Friday, August 27, 2010

Guardians of the countryside?

click photo to enlarge
I remember hearing, many years ago, a representative of the National Farmers Union (NFU) being interviewed on the radio. He was defending the actions of his members against criticism that their practices were largely responsible for the massive reduction, during the past fifty years, in farmland bird species and wild flowers. He argued, very cogently, that farmers had responded to the demand by retailers and consumers for cheaper food, and that lower prices had come about by increased efficiency, including mechanization, a smaller workforce, and larger farms and fields. And, whilst he acknowledged that this had changed the character of farms, and to some extent, the appearance of the countryside, he was at pains to point out that the landscape was something farmers cared about and conserved. He felt it was wrong to characterise them as destructive. However, he then went on to describe his members as "guardians of the countryside", a description that I felt was more than a little flattering.

I have come across, and known, farmers who thoroughly deserve this title, people who do farm with landscape and wildlife as more than an afterthought: clearly there are many such people. Unfortunately, there are also those who pay no regard to biodiversity, who see wild flora and fauna as competitors to their main business, and seem to conduct a campaign of despoilation in the search for ever higher yields. A few days cycling in the Nottinghamshire countryside have recently highlighted one of these practices. We passed mile after mile of hedgerows that had been smashed ("cut" does describe the way they were savaged), often with a powered grass flail rather than a purpose-built hedge trimmer. A farmer, still busy in the distance pulverizing the hedges, had littered the verge and road we were navigating with splintered hawthorn debris. But then, by way of pleasant contrast, we came across hedges that had been sensitively cut, at a time of year that didn't destroy nests, and fields such as the one in today's photograph, where oak trees had been left to grow despite the inconvenience that they must present to tractors, ploughs and combine harvesters. We were left to wonder what made farmers act in such clearly different ways?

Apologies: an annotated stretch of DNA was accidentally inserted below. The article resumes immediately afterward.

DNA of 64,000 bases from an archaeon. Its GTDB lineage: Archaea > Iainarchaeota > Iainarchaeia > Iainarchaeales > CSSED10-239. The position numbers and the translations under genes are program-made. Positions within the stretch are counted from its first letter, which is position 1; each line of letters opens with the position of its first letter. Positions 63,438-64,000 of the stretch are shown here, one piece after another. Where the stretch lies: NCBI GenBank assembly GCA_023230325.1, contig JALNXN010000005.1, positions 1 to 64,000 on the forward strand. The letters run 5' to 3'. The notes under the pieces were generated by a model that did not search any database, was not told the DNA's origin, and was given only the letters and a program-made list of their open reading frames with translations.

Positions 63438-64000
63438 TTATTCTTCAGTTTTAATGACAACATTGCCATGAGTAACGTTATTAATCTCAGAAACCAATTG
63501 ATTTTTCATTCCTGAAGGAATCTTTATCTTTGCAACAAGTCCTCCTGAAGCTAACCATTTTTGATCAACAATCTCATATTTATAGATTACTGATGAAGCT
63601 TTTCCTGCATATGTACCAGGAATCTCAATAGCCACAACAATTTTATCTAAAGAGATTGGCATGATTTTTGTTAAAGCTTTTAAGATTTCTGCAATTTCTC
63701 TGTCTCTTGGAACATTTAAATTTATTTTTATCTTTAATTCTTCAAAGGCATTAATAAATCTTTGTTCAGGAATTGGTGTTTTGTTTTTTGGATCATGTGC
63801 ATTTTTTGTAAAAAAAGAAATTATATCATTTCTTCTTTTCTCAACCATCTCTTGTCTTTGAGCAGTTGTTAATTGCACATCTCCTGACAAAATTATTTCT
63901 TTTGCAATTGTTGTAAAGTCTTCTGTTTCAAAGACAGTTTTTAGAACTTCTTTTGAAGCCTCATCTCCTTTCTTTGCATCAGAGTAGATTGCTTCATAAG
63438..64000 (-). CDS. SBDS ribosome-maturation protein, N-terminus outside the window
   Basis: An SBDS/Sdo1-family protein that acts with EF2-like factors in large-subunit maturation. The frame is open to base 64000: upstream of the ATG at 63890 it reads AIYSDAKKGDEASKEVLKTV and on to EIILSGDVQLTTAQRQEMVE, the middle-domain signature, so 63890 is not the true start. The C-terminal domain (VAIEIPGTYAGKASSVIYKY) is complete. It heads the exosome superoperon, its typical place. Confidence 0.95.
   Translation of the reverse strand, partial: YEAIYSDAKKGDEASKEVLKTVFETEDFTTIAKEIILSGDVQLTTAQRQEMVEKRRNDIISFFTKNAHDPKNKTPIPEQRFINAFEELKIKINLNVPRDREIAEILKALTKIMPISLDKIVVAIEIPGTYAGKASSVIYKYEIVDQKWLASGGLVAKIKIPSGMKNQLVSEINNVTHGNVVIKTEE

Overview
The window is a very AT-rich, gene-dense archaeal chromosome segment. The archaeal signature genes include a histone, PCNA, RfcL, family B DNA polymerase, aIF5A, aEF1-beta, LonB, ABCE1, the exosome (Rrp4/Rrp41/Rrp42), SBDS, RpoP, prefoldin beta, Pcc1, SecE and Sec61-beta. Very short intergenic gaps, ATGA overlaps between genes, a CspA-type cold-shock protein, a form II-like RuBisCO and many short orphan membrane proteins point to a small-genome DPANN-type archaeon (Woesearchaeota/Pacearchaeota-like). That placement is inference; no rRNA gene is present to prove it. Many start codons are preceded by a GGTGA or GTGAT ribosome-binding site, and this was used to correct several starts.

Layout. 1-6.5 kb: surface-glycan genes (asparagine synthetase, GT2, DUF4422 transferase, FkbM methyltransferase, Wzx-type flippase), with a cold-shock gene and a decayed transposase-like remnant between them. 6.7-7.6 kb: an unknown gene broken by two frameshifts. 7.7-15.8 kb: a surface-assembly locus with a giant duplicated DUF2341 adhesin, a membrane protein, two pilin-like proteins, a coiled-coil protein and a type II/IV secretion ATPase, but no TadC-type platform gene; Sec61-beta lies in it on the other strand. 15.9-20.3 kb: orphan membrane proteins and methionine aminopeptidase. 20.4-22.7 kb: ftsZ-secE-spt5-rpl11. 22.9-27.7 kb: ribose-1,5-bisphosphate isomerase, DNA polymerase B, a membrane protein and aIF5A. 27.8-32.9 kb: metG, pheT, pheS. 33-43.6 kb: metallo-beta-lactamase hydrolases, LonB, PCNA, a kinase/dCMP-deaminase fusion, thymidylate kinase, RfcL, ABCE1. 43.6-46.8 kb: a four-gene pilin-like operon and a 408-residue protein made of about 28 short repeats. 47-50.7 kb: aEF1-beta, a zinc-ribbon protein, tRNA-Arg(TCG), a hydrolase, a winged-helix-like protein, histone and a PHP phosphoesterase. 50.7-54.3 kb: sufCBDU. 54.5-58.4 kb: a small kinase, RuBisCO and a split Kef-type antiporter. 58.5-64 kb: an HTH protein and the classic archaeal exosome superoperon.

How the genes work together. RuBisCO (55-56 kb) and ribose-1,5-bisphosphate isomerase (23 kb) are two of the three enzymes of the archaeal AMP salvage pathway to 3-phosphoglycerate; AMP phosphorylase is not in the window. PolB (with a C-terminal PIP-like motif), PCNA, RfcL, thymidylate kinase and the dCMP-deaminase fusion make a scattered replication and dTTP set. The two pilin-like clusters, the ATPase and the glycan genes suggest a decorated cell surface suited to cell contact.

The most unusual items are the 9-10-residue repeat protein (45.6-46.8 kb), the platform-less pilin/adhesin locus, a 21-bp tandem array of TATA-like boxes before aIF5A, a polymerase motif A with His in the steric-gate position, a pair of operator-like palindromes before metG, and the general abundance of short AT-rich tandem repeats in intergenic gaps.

Our time away coincided with some unsettled weather, and this image was taken as we pedalled home in the knowledge that rain was imminent. The lone trees, tractor lines and the brooding clouds made for a simple landscape that appealed to me, and I used the LX3's 16:9 format to capture the sweeping undulations of the stubble covered field.

photograph and text (c) T. Boughen

Camera: Lumix LX3
Mode: Aperture Priority
Focal Length: 9.3mm (44mm/35mm equiv.)
F No: f5
Shutter Speed: 1/500
ISO: 80
Exposure Compensation: -0.33 EV
Image Stabilisation: On